- Description fields - By default all fields are selected to be included in the KMZ. When the user clicks on a placemark in Google Earth, these fields will be displayed. If only one field is specified then it will be treated as a description field.
- Export style for single, categorized, and graduated symbols - Select this if you want to export the QGIS style information to KML. Note that for lines and polygons, you can only use simple styles. If the style is not single, categorized, or graduated, then no style information will be exported.
- Point layers: Use the following Google icon, but use QGIS icon color and size - Rather than display the QGIS icon shape, you can select one of the Google Earth icon shapes to be displayed for point features. The size and color of the icon will be determined by QGIS.
- Specify whether to include altitude in the KMZ - If altitude is available in the QGIS geometry as a Z attribute or is available in the attribute table, then it can be included in the KMZ. Note that the altitude value must be in meters; otherwise, it will not be displayed correctly. The KML Altitude Mode also affects how altitude is interpreted.
- Default altitude mode when not obtained from the attribute table - When altitude is not obtained from a field in the attribute table, then this value is used.
- Altitude mode field - Specify a field in the attribute table to be used as the altitude mode.
- Altitude field - Specify a field in the attribute table to be used as the altitude. This value must be in meters.
- Altitude addend - Specify a quantity to be used as addend for altitude (from Altitude field or Z attribute). This value must be in meters.
- Date/Time stamp field - This specifies a field in the attribute table that contains a date and time. This can be a QGIS QDateTime field, QDate field, QString field, int or double field. It attempts to smartly parse any string field. If the field is an int or double then at assumes the value is EPOCH time in seconds. In the advanced parameters, separate date and time fields can be used.
- Date/Time span begin field - This selects a field for the date/time span begin field.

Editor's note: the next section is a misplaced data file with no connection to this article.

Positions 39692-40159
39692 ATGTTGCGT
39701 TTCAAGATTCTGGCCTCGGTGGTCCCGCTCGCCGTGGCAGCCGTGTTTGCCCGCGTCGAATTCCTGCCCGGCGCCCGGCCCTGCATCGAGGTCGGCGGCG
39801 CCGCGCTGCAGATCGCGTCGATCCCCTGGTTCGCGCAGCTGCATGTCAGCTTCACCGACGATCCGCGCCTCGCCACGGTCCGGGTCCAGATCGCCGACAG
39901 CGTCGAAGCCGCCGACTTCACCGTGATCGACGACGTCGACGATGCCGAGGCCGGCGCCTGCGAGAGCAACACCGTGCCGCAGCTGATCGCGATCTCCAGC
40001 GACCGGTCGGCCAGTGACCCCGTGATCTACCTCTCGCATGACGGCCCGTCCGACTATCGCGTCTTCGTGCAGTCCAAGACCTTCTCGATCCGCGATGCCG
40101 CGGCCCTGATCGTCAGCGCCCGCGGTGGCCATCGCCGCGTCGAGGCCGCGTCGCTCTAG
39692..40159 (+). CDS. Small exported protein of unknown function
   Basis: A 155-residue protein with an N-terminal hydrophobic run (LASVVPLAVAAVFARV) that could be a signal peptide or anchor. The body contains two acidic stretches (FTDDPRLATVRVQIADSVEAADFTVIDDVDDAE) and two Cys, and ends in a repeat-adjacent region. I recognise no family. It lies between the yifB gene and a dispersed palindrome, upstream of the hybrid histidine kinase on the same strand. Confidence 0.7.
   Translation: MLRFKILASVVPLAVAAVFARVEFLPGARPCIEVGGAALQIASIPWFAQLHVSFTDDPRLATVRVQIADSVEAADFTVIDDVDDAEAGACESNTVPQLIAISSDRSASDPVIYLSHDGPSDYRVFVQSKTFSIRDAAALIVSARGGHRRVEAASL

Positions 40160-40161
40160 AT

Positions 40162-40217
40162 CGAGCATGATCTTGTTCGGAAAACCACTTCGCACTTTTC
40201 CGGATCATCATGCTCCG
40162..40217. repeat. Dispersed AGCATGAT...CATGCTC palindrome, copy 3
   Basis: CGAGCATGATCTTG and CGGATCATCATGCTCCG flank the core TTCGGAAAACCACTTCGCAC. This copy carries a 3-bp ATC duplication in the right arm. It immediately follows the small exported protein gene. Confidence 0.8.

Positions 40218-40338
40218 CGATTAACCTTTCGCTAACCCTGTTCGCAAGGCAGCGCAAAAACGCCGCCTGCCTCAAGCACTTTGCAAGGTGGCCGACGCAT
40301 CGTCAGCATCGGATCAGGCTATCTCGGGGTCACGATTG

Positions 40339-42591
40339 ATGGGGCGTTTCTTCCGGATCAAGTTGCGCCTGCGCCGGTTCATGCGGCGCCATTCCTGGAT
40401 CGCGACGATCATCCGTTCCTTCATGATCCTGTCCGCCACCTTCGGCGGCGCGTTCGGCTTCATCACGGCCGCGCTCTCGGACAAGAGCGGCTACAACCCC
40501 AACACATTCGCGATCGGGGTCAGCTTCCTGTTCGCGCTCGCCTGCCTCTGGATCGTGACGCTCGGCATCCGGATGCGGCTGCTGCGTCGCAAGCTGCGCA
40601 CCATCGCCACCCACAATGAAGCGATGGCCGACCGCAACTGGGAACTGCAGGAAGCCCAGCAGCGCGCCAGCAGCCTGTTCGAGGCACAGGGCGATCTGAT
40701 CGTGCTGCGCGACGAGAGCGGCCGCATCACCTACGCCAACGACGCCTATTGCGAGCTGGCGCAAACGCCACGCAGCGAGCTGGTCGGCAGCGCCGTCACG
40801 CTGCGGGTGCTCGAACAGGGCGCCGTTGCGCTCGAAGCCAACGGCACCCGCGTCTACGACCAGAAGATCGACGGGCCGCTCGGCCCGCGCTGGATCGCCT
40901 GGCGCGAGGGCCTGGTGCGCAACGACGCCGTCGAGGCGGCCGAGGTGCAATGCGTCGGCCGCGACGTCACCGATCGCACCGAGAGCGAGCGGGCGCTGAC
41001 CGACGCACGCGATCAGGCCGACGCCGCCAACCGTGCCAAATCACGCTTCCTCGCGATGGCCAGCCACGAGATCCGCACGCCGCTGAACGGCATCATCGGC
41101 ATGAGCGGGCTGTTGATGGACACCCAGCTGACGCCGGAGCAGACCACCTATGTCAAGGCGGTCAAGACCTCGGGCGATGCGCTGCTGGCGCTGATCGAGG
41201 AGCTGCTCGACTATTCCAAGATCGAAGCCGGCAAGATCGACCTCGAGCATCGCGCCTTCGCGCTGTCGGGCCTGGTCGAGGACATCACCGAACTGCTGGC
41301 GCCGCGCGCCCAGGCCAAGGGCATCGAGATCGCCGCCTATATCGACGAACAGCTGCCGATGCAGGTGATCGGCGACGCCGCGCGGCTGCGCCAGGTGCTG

- Date/Time span end field - This selects a field for the date/time span end field.
- Image path/name field - This specifies the complete path to an image which will be included in to KMZ and will be displayed in the Google Earth placemark popup. As an example, if you have a directory of georeferenced images, you can run Import geotagged photos from the QGIS processing toolbox. This creates a Photo attribute which can be used for Export KMZ. Be careful that you only use small images for this purpose because all the images in the table will be copied into the KMZ and they will not be downsized.
- Line width multiplication factor - Line widths in Google Earth visually appear smaller than in QGIS so this provides a method to make them look similar. By default this is set to 2.
- The rest of the advanced parameters allow the use of separate date and time fields to be combined into a single KML time stamp, time span begin, or time span end field.
KML Tools does not implement the entire KML specification. It focuses on point, line and polygon geometries within the KML. If for some reason you find that it is missing something, let us know and perhaps we can add it.
Note that these tools are only available in QGIS 3.14.0 later.
This algorithm looks through the KML/KMZ for KML GroundOverlay tags and if the associated image is embedded in the KMZ or is on the local file system it will convert it to a GeoTIFF according to the LatLonBox parameters. Note that this algorithm will not follow and extract http(s) linked images. The following shows the KML tags that are extracted. In this case etna.jpg is converted to etna.tif.
<Icon> <href>etna.jpg</href> </Icon> <LatLonBox> <north>37.91904192681665</north> <south>37.46543388598137</south> <east>15.35832653742206</east> <west>14.60128369746704</west> <rotation>-0.1556640799496235</rotation> </LatLonBox>
The parameters are the input KML or KMZ and the location of a folder to store the images in. You can also specify whether to automatically load the converted GeoTIFF images into QGIS or not. If any images are found that cannot be converted, they will be reported in the algorithm log. If rotation is involved in the conversion process, the output GeoTIFFs are compatible with QGIS, but may not be compatible with other programs. If needed, run these images through GDAL->Raster projections->Warp to make them compatible with other programs.
This algorithm manually allows the user to specify an image and enter the north, south, east, west and rotation parameters to convert the input image into a GeoTIFF image. If rotation is not zero, the output GeoTiff is compatible with QGIS, but may not be compatible with other programs. If needed, run the output of this algorithm through GDAL->Raster projections->Warp to make it compatible with other programs.